• Transmitting from coaches driving round London, the BBC begins first experiments in DAB (Digital Audio Broadcasting).1994
BBC converts generalist service, Radio 5, which featured programmes for young listeners, to Radio 5 Live dedicated to sports, news and chat.1998
UK: Sky TV launches digital television service, 1 October.1999
A jury in Oregon, US, fines anti-abortionist campaigners for publishing on their Internet website a ‘wanted’ list of abortion doctors, their clinics and addresses, seeing it as a thinly veiled death threat.
• During the war for Kosovo, NATO bombers target TV stations in Serbia's capital, Belgrade.
• UK: Greg Dyke is appointed new director-general of the BBC in succession to Sir John Birt.2000
UK: Regulation of Investigatory Powers Act (RIPA), extending official surveillance to Internet communication.
• US: merger of the world's biggest media giant, Time Warner, with AOL (America On Line).
• Launch of Women's Enews, Internet news service.
• Ukraine: campaigning journalist Georgi Gongadze abducted, murdered and beheaded, allegedly with the connivance of government authorities.
• Google becomes the world's biggest search engine.2001
11 September: TV viewers across the world witness the terrorist destruction of the twin towers of New York's World Trade Center.
• Italy: Silvio Berlusconi, media magnate, becomes Italy's Prime Minister for the second time.2002
Labour government issues Communications Bill proposing the loosening of broadcasting regulations and abandoning rules concerning cross-media ownership. With modifications, becomes Act of Parliament, 2003.
• ITV Digital services go bust, but a consortium led by the BBC steps in to offer over 20 digital channels (freeview). New digital services from the BBC: CBBC (for children, aged 6–13), Cheebies (for under 6s) BBC Four (art, history, current affairs), BBC Three (drama, entertainment, music). At the same time, BBC radio goes digital (BBC Digital, Asian Network, 6Music, 1Xtra, Five Live Sports Extra and BBC7 (comedy, drama and children's programmes).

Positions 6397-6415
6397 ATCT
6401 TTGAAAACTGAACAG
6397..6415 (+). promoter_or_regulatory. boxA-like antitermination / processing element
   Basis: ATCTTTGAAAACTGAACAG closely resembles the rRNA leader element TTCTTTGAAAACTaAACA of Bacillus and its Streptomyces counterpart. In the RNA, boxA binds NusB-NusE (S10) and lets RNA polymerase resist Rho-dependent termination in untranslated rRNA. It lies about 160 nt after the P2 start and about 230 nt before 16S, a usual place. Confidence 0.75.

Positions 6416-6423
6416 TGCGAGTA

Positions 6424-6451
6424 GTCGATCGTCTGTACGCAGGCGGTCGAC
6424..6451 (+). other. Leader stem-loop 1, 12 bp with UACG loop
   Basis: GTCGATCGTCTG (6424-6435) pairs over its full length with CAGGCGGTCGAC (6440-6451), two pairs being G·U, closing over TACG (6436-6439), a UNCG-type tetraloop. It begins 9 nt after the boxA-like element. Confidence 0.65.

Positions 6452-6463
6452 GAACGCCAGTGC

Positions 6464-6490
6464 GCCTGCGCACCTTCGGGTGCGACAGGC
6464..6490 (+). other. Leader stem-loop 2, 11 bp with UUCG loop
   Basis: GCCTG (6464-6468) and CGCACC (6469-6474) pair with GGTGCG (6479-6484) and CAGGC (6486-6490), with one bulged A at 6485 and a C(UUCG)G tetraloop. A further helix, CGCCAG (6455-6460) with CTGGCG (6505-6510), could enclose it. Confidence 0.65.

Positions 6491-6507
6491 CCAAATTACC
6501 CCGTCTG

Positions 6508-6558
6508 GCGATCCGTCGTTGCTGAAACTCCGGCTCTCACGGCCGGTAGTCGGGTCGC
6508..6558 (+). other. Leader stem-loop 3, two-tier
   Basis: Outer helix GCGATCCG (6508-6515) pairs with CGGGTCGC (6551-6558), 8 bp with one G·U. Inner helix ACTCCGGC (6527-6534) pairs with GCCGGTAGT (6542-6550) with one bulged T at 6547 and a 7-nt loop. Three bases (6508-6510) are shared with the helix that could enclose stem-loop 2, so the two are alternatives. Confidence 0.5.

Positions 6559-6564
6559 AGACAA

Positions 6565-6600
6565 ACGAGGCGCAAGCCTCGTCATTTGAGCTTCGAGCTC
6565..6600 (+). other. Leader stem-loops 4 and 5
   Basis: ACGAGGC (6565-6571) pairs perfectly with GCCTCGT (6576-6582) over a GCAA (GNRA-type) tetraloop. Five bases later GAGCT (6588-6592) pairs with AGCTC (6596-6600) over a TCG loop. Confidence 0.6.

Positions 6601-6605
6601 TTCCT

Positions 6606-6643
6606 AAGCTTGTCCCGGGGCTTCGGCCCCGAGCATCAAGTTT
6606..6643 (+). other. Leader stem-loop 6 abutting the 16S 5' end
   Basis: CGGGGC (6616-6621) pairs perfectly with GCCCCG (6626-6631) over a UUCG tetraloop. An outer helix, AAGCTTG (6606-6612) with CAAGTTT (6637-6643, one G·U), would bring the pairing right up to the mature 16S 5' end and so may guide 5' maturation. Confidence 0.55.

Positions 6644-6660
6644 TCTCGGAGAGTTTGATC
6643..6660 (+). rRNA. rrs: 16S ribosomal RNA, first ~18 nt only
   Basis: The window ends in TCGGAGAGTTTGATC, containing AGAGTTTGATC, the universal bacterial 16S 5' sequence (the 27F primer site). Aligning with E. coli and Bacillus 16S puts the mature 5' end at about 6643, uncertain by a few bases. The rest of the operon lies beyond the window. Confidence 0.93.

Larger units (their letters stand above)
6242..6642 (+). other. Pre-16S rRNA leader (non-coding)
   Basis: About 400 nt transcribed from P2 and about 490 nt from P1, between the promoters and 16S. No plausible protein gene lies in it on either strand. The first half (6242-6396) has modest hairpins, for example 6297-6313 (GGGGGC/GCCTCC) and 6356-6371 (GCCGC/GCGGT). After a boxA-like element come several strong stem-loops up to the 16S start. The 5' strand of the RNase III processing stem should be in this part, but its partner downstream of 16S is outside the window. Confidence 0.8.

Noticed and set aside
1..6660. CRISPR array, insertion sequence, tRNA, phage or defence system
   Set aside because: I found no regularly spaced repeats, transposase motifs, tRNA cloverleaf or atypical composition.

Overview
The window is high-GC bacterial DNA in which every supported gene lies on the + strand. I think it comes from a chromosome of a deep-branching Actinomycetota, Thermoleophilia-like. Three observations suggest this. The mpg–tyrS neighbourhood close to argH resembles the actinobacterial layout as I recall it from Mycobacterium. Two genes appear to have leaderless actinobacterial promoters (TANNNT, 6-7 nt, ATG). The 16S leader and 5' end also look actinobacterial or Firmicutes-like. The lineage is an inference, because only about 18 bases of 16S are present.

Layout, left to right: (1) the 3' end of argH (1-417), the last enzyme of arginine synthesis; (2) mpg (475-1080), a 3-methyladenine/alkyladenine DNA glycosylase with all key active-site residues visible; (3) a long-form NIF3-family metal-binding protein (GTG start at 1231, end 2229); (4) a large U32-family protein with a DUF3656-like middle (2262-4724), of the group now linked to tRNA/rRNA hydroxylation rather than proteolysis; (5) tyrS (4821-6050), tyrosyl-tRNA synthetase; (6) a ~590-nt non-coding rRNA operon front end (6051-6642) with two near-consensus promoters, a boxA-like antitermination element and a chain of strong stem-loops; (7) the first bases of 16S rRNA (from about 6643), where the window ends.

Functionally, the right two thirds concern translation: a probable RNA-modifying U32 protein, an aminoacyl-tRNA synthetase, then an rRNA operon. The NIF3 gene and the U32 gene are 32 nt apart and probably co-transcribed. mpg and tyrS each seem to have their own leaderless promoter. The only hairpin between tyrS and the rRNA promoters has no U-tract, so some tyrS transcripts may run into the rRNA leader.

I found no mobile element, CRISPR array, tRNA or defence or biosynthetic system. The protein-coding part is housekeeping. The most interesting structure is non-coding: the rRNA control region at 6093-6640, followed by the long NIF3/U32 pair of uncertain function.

• China: analysts estimate that the state employs 30,000 people to monitor and control information.
• Gulf Cooperation Council, meeting in Oman, warns satellite TV station al-Jazeera to make programmes ‘more respectful’.
• Poland: Church-run Radio Maryja is shut down on the orders of the Catholic primate, Cardinal Josef Glemp.
• US: Iranian film-maker Abbas Kiarostami is denied a visa permitting him to enter the country at the invitation of the New York Film Festival to lecture at Harvard University.
• UK: David Shayler, former M15 officer, is jailed for six months for breaking the Official Secrets Act by leaking documents concerning alleged malpractice in the UK secret service.
• Announcement of plans for a £2.6b merger between Granada (seven ITV licences) and Carlton Communications (five ITV licenses), subject to approval by the UK office of Fair Trading. The merger leaves only three independent UK franchises – Grampian, Scottish and Ulster TV.